Learning a musical instrument at any age can give us a real sense of achievement. it’s awesome if the instrument you’re trying to learn has been used to play some spectacular songs like the theme from Bonnie and Clyde or Duelling Banjos. The banjo  may appear to be tricky to learn, but you’d be surprised at how easy it can be – with the right know-how and practice, of course. You can soon get the hang of it if you go at it long enough, and while it involves patience (and sometimes, a lot of it!), you can reap the rewards of all your efforts if you remain committed to perfecting your playing. But one of the things you need to do from the outset is learn how to tune your banjo. It’s an integral step, and we’ll tell you why in the following paragraphs. Here, then, are the basics on easily and effectively tuning your banjo as a beginner.

 

Why is it important?

Here’s the thing: if this is your first time learning a musical instrument, you may be wondering why tuning is essential. Some instruments like electronic keyboards come already in tune, but the strings on a stringed instrument can stretch with time and also change pitch with a change in room temperature. When you first buy a banjo it will often be tune, so it will sound good; but you might accidentally knock the tuning pegs or the banjo will go out of tune for some other reason.  Even the best banjoist in the world can’t sound good playing an out-of-tune banjo. That’s why it’s crucial to learn how to tune it yourself because it’s easy for the strings to go out of tune with time. Once you start playing with other banjo players and musicians, it’s even more important to make sure that your banjo tuning is sounding sweet.

 

Fundamental techniques to effective tuning

  • Tuning your banjo by ear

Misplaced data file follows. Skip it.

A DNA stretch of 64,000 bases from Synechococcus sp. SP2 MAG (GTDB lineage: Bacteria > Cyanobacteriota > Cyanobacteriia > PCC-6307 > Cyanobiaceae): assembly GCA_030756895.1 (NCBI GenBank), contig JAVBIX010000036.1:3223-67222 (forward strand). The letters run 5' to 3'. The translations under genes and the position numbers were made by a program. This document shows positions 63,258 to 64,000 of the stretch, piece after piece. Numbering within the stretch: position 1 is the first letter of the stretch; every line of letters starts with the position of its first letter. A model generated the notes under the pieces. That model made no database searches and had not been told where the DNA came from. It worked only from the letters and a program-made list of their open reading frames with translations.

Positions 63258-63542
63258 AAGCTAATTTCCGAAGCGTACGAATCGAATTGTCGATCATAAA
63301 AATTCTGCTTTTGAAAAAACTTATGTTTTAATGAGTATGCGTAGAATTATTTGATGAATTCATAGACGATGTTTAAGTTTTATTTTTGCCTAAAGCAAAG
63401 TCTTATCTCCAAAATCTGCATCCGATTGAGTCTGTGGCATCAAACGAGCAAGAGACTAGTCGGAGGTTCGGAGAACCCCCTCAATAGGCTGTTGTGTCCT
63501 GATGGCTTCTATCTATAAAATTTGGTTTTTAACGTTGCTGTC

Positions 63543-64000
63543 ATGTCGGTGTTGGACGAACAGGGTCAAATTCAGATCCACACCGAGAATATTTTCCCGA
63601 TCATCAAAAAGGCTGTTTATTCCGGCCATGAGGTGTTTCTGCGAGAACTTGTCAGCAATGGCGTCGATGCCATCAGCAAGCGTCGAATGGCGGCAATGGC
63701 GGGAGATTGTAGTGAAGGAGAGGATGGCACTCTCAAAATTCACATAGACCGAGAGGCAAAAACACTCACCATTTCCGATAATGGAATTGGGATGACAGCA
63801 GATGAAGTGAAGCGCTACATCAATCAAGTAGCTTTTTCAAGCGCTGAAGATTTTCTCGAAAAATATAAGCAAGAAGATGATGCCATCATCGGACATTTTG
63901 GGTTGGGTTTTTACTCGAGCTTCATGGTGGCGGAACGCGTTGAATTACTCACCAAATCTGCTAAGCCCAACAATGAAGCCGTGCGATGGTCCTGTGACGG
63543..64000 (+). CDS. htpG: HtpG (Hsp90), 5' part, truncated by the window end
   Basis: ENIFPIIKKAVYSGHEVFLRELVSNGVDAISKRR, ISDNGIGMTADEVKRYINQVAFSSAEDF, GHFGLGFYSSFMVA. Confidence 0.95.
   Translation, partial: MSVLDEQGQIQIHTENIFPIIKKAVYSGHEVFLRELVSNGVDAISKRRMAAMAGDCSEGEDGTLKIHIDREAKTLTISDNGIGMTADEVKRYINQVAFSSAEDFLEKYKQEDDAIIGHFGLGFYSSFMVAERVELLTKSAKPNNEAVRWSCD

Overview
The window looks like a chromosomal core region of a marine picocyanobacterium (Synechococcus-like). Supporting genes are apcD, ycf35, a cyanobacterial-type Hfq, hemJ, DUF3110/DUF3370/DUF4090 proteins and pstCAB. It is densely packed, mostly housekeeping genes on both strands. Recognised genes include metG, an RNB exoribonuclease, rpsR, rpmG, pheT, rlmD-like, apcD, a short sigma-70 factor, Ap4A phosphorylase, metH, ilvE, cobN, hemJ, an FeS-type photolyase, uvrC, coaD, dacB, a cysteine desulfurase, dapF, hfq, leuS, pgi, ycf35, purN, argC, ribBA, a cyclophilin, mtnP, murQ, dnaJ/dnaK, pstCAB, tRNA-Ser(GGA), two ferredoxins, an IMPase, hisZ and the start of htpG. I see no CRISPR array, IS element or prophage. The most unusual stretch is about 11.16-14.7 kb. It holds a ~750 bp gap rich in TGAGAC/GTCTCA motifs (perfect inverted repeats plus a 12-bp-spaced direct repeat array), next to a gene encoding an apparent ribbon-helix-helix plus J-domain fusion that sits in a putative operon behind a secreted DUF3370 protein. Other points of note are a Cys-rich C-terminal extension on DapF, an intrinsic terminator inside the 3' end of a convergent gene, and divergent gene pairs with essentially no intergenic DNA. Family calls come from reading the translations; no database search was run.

Some people naturally have perfect pitch which is the ability to sing or name a note as soon as they listen to it. If you are fortunate enough to have this ability, you can listen to your banjo and tune it by ear. To tune your instrument to the open G chord, you should know the note name of every string. For example, the fourth string is a d note, the lowest of all the open strings, and the first string is also a d note, an octave higher.  If you don’t think this is you, don’t worry! Your ability to hear musical pitch will improve with practice.  Just keep listening every time you tune the banjo and your skill will improve.

  • Tuning your banjo to itself

You can also tune your banjo to itself, you do this by matching pairs of strings. For example the second string fretted at the third fret gives the same d note as the open first string.  Supposing these two notes sound different, you have to decide which string to adjust.  For this reason, it’s good to check every pair of notes on the instrument before adjusting the tuning.  The fifth string high g matches the first string on the fifth fret; the second string third fret is the same d note as the open first string; the third string fourth fret matches the open second string (b); and the fourth string fifth fret gives a g which is the same as the third string open.

  • Tuning your banjo using an electronic tuner

The easiest method for tuning if you are a beginner is to use an electronic tuner, and this device can easily pick up your strings’ pitch. Then, with an arrow, it can indicate whether the tuning of the string is higher (sharp) or lower (flat) than the correct pitch.